“Each step along the way, you face the fact that you’re losing all of this. Then you gird your loins and get ready for the next step.”
Dealing with the demise of a spouse, he said, can be a soul-searching experience.
“As a caregiver you’re facing your limitations,” he said. “You have to understand you’re a human being and accept the fact that you can’t meet this person’s needs all the time. You can fool yourself into thinking you’re something you’re not. But this process brings you really close to realizing who you really are.”
While the adult day care was helping, Jim was still struggling. His moods were low, he was still impatient. He said he learned that, when you’re lacking sleep and under stress, patience “goes out the window,” and that was something new to him.
As a pastor, he’d made a career out of being a good listener and asking questions that helped people find their own answers. Judy’s mental state was challenging that, and he wasn’t rising to the challenge.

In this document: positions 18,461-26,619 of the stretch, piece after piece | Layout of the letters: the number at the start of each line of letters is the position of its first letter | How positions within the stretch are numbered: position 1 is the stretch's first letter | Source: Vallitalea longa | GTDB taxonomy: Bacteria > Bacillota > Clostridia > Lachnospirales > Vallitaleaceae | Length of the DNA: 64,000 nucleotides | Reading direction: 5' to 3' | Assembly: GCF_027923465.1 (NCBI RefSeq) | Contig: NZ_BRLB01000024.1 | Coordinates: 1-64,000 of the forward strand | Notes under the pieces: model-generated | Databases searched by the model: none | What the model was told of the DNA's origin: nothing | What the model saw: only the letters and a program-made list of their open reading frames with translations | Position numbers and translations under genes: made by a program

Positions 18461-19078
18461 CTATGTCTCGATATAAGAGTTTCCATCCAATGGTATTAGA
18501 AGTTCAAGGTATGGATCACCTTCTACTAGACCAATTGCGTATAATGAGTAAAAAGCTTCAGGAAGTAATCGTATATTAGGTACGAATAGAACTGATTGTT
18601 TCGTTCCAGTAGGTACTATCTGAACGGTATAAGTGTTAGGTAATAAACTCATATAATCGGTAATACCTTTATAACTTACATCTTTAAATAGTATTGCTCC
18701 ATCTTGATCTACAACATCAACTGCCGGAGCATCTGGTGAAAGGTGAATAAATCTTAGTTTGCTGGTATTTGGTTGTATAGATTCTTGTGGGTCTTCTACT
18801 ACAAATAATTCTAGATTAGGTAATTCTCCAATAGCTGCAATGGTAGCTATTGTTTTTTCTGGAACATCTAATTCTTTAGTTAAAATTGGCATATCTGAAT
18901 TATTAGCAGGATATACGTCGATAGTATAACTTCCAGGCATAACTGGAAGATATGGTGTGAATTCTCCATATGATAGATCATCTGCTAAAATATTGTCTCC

“One day she said, ‘I know you don’t like me. I can tell. I can see it in your face.’ ... That was a tough one.”
He knew he was struggling. But he didn’t know it was so apparent to Judy, the person he’d spent so much time trying to care for.
In the midst of all this decline, Jim made a decision that today he regrets. He decided to take her on a weekend getaway to visit Judy’s cousin in Grand Rapids.
It went poorly. She enjoyed visiting her cousin, but she spent the weekend hallucinating and sleeping. When she was awake, she was generally confused about what she was doing there. While there, Jim and Judy had planned to visit an old friend in nearby Ely. But when Judy’s confusion prompted Jim to call and cancel, the old friend said, “I wondered why you were doing this, taking such a long trip.”